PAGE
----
Suckers were silvery fish which came up the streams in the springtime. Fishing for suckers meant putting on your boots to wade Field's Brook, carrying your seven foot spear. It was 1944 and Lefty was ten, one of a big Italian family on East 16th Street, where Field's Brook enters the harbor the day he encountered a Northern Pike, over three feet long. Thinking it was a railroad tie, he touched it with his spear. Erupting in motion, the fish was gone, and so was Lefty, each shocked by their encounter.

Telling his uncle about it later Dr. Harry Cabissero, exclaimed he had never seen a fish that size when fishing in Canada.

The Iroquois called it, “River of Many Fishes,” and so it was.

Carmen Cabissero, always known as Lefty, grew up to serve in the U. S. Army during Korea, coming home to work for the railroads and play baseball. Along with raising a family, public service was also important to him, then, and still today as he serves as secretary for the Port Authority.

Not so much concerned about a person's party, Lefty voted for the man or woman he believed understood and supported the people. This was one of the reasons he became a supporter, and delegate, for a presidential candidate who felt the same.

On April 29, 1972 Lefty organized a reception for U. S. Senator Henry Martin “Scoop” Jackson's primary run against George McGovern at the Ashtabula Hotel on Main Avenue. About Jackson Lefty said, “He was the best president we never had – a strong clean air and water man, a strong law-and-order man.” Speaking of the Senator Reagan said , “Scoop Jackson was convinced there's no place for partisanship in foreign and defense policy.” Given his straight from the shoulder attitudes, Jackson would probably broaden his statement today.

The reception was standing room only, inspiring excitement and hope. When Jackson was forced to drop out many in Ashtabula were disappointed.

In 1972 the long downward slide of the town had already begun. Industries were pumping toxic waste into land and water and the migration of kids to places offering more opportunity had started.

Lefty smiles when he remembers the Italian community here and how people pulled together, caring for each other. It was different, he says, and he knows together we can renew the community which was once so filled with potential.

Monday, August 5, 2013

Schedule for County Meetings

Here is the schedule for the next few weeks:

Tuesday, 8/6   10:00a.m.  Work Session- General Matters/Agenda Items
                          10:30a.m.  Work Session- Auditor/Dog Licenses
Thursday, 8/8  1:00p.m.    Agenda meeting at the Fair!!  (Expo Building at the Ash. Co. Fairgrounds)
Tuesday, 8/13 10:00a.m.  Work Session- General Matters/Agenda Items
                          1:00p.m.    Agenda
                          1:30p.m.    ACTS Public Hearing (transportation)

The Charter will be on the BALLOT!

If you would like to see SOS Husted ruling on the disputes, the document is attached. Because of you the issue will be decided by the people. Pass it on!

Saturday, August 3, 2013

Growing Tasty Greens with the Assistance of Koi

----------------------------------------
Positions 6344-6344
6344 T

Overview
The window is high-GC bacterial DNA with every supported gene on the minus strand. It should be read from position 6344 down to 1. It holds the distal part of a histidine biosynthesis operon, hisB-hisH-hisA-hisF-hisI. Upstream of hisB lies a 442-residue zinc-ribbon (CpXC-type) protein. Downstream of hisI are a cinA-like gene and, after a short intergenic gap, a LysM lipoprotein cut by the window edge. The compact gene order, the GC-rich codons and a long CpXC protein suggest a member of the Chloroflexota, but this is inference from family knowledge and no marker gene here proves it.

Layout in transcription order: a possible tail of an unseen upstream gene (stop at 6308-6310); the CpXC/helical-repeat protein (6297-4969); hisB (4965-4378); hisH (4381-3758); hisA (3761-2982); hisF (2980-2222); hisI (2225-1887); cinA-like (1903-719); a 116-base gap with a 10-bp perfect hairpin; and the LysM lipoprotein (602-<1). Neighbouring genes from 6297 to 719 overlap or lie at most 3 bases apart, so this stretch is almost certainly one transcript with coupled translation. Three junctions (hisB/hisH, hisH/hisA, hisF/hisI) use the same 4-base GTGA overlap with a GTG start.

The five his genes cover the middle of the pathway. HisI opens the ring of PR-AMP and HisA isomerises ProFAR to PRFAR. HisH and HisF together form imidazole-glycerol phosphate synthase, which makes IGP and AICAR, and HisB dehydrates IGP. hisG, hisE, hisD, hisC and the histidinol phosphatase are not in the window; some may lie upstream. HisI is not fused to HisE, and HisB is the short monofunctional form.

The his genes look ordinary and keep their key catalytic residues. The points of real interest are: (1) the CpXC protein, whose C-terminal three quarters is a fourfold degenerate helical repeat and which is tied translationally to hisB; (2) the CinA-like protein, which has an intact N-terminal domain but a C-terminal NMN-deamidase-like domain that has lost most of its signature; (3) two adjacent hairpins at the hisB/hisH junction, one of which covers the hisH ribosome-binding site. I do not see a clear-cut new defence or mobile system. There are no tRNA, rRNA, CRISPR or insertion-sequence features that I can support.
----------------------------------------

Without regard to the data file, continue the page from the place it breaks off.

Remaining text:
by Melinda Pillsbury-Foster

Max Wulff and his wife, Marilyn, took the plunge into aquaponics after studying the subject for some time. Today, they sell their happy greens at the Farmer's Market on Bridge Street, Sundays between 10am and 2pm.

The greens raised by the Wulffs are unlike those you encounter in the grocery store. The kale is sweet, but spicy, because, Max said as he presented me with a sample, it is harvested young and tender. Kale, he said, is far better raw than cooked. The sample was all he promised, as were the mustard greens.

The Wulff's koi are fed seven times a day, and always appear to be watching for more, their noses and heads breaking the surface of the water, eyes gleaming. If not for the net over the tank they might well leap out, so eager are these koi for the delux koi snacks received.

Aquaponics drafted our fish friends, including koi, to serve the plants raised by the Wulffs, in the cause of producing healthy produce entirely rooted in water. Marilyn raised the floating bed on which the couple's youngest seedlings reside so I could see their thread like roots.

Max had a stand at Westside Market in Cleveland, retiring to Ashtabula several years ago. The possibility of growing produce stayed with him, resulting in the line of grow tanks in the couple's basement. Like a freeze frame photo, you can see the plants progress over the six weeks it takes them to grow to market maturity.
Ashtabula was still the hunting ground of Native Americans when hydroponics originated in Mexico City. In 1929 it was revived by William Frederick Gericke of the University of California at Berkeley, using the term, aquaculture. This was replaced with 'hydroponics' when he discovered the term already in use in another application. Gericke's tomato vines astonished the public, growing to twenty-five feet in height in his back yard with his mineral nutrient solutions rather than soil.

Max commented everyone asks when he will have tomatoes.

Today, aquaponics is an integrated part of the permaculture and the local growing movement, working around the country to ensure everyone can be fed from within their local area.

For Ashtabulians, the question may well be if Wall Eyed Pike can be substituted for koi. If it is possible the Wulffs will let you know as they extend the edge of the envelope for happy organic greens.